Link to article here. Government goes to those who show up, and with low turnout once again and a dizzying number of amendments to sort through, most didn’t make the effort to educate themselves and go vote so the bad guys win again.
I can tell you who did show up…those wanting the taxpayer-funded government handouts. Like, the highway lobby and bond investors. When you look at the vote totals for the highway bonds versus the other props, a good 20-30% of the vote was shaved off compared to the margins the other amendments passed with, and we did that with next to no resources. Couple that with more vague ballot language that doesn’t mention the words “toll roads,” and TxDOT and the road lobby get their magic potion to rope in enough employees and hookwink enough un-informed voters (who don’t even know that bonds are debt to be repaid with our tax dollars requiring a staggering amount of interest) to get their amendment passed.
TxDOT keeps winning the proverbial taxpayer lottery considering the Legislature just DOUBLED TxDOT’s bonding capacity to $6 BILLION in SB 792 only months ago. It was NO ACCIDENT that proponents failed to mention that while pushing Prop 12 and opining about the lack of funds for roads.
Measures to fund highways, student loans OK’d
By Peggy Fikac
Express-News Austin Bureau
November 06, 2007
AUSTIN — Billions of dollars in bonds for highways, student loans, parks, lockups and other projects, more light on lawmakers’ votes and new protection for family-violence survivors were approved by voters in Tuesday’s election.
Backers celebrated passage of the constitutional amendments as step forward for Texas, although Rep. Warren Chisum, R-Pampa, House Appropriations Committee chairman, kept a certain perspective.
“Each one of them has importance of its own,” he said, but added, “There’s nothing on there that the government would up and quit running over.”
Some supporters and opponents of the ballot proposals, however, waged their arguments as furiously as if the very existence of government depended upon their passage.
The bond proposals pitted advocates of state projects against fiscal conservative groups wary of the debt that must be repaid with interest.The biggest bond proposal, Proposition 12, authorized up to $5 billion for highways and for the first time will allow state road debt to be repaid with state general revenue. Supporters called it crucial to help meet state road needs because gas tax revenue falls short and there’s a hot dispute over how much toll roads should be used. Critics of the Texas Department of Transportation’s toll plans said the agency wasn’t to be trusted with the additional money.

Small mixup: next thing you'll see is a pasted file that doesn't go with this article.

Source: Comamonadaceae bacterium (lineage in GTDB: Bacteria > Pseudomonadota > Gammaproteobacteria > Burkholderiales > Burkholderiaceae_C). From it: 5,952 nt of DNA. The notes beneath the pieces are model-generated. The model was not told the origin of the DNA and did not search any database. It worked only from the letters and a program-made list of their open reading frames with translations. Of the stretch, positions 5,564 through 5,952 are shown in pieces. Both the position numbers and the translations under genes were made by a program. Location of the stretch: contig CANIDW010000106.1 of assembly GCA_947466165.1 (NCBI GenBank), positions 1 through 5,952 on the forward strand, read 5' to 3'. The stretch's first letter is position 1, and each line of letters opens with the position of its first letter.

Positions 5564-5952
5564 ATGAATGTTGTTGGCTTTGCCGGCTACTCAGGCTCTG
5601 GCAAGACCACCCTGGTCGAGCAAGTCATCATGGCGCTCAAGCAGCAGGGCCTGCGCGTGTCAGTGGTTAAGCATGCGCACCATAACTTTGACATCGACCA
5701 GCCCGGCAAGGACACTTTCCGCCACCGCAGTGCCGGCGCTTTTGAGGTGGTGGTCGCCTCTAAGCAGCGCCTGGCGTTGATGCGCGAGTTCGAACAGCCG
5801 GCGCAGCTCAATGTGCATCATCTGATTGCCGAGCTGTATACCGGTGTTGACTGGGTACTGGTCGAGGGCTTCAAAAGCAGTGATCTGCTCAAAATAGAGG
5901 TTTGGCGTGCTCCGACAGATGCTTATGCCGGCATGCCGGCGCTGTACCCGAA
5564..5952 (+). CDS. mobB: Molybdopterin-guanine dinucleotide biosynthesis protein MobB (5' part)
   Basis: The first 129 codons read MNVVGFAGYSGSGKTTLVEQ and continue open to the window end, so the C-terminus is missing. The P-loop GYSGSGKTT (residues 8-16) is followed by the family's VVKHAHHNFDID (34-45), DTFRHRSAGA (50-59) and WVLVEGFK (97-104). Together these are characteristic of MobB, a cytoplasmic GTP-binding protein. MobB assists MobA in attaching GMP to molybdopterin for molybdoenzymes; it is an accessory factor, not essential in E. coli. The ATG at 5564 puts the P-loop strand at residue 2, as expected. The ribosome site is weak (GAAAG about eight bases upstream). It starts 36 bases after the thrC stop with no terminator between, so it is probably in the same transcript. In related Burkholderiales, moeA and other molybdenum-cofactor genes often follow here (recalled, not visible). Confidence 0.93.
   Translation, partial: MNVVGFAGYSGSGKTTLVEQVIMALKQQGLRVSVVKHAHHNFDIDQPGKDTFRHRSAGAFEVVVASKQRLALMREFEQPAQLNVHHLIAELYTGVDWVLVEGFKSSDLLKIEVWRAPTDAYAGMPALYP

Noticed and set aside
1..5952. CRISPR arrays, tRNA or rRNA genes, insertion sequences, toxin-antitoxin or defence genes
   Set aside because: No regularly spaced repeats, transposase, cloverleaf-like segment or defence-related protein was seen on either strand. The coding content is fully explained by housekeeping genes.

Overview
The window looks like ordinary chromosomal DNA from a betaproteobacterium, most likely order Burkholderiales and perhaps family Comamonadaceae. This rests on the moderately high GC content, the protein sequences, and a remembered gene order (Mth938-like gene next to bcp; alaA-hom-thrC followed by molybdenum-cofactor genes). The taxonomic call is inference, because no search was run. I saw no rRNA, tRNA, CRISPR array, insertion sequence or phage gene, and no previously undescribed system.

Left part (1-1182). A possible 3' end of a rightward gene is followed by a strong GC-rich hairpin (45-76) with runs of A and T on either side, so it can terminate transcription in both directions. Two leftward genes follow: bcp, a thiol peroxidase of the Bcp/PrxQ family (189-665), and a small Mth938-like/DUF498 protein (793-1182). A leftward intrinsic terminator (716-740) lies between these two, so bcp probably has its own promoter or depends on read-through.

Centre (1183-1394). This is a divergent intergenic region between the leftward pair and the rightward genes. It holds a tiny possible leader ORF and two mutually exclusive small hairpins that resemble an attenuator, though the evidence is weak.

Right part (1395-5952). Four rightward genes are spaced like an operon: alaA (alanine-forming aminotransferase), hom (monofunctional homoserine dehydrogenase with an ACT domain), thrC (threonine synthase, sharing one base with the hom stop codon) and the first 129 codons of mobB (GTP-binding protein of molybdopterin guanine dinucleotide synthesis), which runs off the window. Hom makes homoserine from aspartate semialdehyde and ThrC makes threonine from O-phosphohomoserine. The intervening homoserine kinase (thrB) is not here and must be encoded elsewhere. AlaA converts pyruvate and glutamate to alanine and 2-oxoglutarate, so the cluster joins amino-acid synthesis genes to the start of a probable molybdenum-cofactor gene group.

Proposition 4, with a majority of the vote in early returns, would authorize up to $1 billion for a range of government projects. Among them are a new Texas Youth Commission lockup, potential new prisons if state leaders give the OK, repairs to state parks and the Battleship Texas, renovation of facilities for people with mental retardation or mental illness, and new Department of Public Safety regional offices in Rio Grande City, McAllen and Lubbock.
The prison portion of the proposal drew opposition to the entire package from the Texas Criminal Justice
Coalition, which said new prisons are unnecessary. Supporters said it’s important to have the option to build if more prison space is needed and that the other projects are important.
Two proposals would drive more money to programs that help students and people who live in poor areas of the state.
Proposition 2, which was approved, would allow up to $500 million in bonds for student loans in a program that depends on students’ loan repayment to support itself. Sen. Judith Zaffirini, D-Laredo, vice chairwoman of the Senate Finance Committee, said, “I think it will open doors for low-income college students.”
Proposition 16, with a lead in early returns, would authorize an additional $250 million to build water and wastewater infrastructure for economically distressed areas.
Supporters of Proposition 13, which passed, aimed at providing better protection to family violence victims, citing the San Antonio shooting death of Evairene O’Connor by her ex-husband.Matthew O’Connor, who was due in court for violating a protective order, posted bond and got out of jail, then headed to his former wife’s apartment, killing her and fatally shooting himself, said proposition supporters Rep. Joe Straus, R-San Antonio, and Bexar County District Attorney Susan Reed.
The proposition will allow judges to deny bail to someone accused of a family violence offense if the person had previously been out on bail but had bond revoked for posing a threat. Or judges could deny bail to someone accused of violating a protective order.
To shine more light on legislative action, Proposition 11 will require lawmakers to record their votes on final passage of all legislation except some local bills. The lawmakers’ votes will be placed in House or Senate journals for public review and be available on the Internet for at least two years.House and Senates rules already require record votes on final passage, but backers said the constitutional amendment will prevent the requirement from being lifted in the future.
The proposal won’t require record votes in other key areas, such as when preliminary approval is given to legislation. Open-government groups supported it as an important step forward.